expected(2) = 6./(p*(n+1.))
      expected(3:n) = 1.

      print *, 'Unpacked array:'
      allocate(work(1),iwork(1))
      call ssyevd('N','U',n,A,n,eigenvals,work,-1,iwork,-1,info)
      worksize = int(work(1))
      iworksize = int(work(1))
      deallocate(work,iwork)
      allocate(work(worksize),iwork(iworksize))

      call tick(unpackedclock)
      call ssyevd('N','U',n,A,n,eigenvals,work,worksize,iwork,iworksize,info)
      unpackedtime = tock(unpackedclock)
      deallocate(work,iwork)

      if (info /= 0) then
           print *, 'Error -- info = ', info
      endif
      print *,'Eigenvalues L_infty err = ', maxval(eigenvals-expected)


      ! pack array

      print *, 'Packed array:'
      allocate(PA(n*(n+1)/2))
      allocate(Z(n,n))
      do i=1,n 
        do j=i,n
           PA(i+(j-1)*j/2) = B(i,j)
        enddo
      enddo

      allocate(work(1),iwork(1))
      call sspevd('N','U',n,PA,eigenvals,Z,n,work,-1,iwork,-1,info)
      worksize = int(work(1))
      iworksize = iwork(1)
      deallocate(work,iwork)
      allocate(work(worksize),iwork(iworksize))

      call tick(packedclock)
      call sspevd('N','U',n,PA,eigenvals,Z,n,work,worksize,iwork,iworksize,info)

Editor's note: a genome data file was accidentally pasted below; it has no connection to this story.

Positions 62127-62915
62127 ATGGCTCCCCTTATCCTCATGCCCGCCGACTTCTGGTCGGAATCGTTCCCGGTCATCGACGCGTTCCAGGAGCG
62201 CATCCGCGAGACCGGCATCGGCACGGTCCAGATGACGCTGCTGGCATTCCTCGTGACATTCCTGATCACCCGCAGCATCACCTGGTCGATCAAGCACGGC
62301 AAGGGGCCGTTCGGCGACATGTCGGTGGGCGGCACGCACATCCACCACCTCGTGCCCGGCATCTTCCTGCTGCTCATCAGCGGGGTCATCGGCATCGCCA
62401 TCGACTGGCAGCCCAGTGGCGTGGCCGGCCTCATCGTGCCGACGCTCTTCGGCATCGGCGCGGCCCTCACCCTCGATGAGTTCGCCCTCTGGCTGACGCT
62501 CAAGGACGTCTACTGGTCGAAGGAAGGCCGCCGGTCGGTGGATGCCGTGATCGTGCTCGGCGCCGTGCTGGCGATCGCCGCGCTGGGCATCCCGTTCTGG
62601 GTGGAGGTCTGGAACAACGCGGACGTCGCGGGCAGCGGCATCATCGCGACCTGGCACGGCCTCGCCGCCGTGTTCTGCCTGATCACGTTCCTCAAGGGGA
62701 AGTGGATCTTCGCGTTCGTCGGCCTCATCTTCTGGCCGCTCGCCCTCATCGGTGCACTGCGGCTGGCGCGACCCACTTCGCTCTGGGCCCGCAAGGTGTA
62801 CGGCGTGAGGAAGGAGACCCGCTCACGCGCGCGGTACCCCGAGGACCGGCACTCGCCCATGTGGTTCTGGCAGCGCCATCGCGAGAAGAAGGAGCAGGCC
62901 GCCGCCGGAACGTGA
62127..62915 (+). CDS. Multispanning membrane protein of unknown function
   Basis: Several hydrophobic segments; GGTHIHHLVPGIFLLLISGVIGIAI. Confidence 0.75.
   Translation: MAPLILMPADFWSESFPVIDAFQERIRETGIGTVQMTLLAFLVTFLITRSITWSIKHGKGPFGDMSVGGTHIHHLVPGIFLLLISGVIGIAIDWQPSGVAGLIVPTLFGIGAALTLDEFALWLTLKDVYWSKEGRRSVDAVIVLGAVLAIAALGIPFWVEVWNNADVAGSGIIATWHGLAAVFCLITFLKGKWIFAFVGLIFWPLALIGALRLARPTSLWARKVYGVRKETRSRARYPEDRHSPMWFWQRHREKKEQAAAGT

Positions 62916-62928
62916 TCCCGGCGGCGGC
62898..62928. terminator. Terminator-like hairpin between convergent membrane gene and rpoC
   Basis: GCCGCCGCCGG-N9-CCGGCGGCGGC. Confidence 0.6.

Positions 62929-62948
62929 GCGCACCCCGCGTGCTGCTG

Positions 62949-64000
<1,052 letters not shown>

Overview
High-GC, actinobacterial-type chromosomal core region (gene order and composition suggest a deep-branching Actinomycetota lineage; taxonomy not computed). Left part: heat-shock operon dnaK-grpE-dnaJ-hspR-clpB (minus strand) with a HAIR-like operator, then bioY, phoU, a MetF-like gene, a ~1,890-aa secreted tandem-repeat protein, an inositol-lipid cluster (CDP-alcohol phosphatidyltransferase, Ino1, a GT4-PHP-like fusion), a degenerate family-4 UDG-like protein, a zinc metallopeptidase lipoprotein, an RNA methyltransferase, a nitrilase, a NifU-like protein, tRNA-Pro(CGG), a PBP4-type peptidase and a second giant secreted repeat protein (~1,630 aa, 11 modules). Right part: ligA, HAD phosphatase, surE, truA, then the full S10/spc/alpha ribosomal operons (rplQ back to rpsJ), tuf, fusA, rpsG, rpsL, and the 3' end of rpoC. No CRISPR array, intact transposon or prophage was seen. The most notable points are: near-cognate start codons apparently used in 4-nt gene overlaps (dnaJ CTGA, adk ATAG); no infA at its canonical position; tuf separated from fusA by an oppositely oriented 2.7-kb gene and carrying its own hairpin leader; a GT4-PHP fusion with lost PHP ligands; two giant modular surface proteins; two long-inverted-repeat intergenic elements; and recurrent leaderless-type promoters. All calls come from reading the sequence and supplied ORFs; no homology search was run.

packedtime = tock(packedclock)
      deallocate(work,iwork)
      deallocate(Z,A,B,PA)

      if (info /= 0) then
           print *, 'Error -- info = ', info
      endif
      print *,'Eigenvalues L_infty err = ', &
      maxval(eigenvals-expected)

      deallocate(eigenvals, expected)


      print *,'Packed time: ', packedtime
      print *,'Unpacked time: ', unpackedtime


contains
    subroutine tick(t)
        integer, intent(OUT) :: t

        call system_clock(t)
    end subroutine tick

    ! returns time in seconds from now to time described by t
    real function tock(t)
        integer, intent(in) :: t
        integer :: now, clock_rate

        call system_clock(now,clock_rate)

        tock = real(now - t)/real(clock_rate)
    end function tock

end program eigens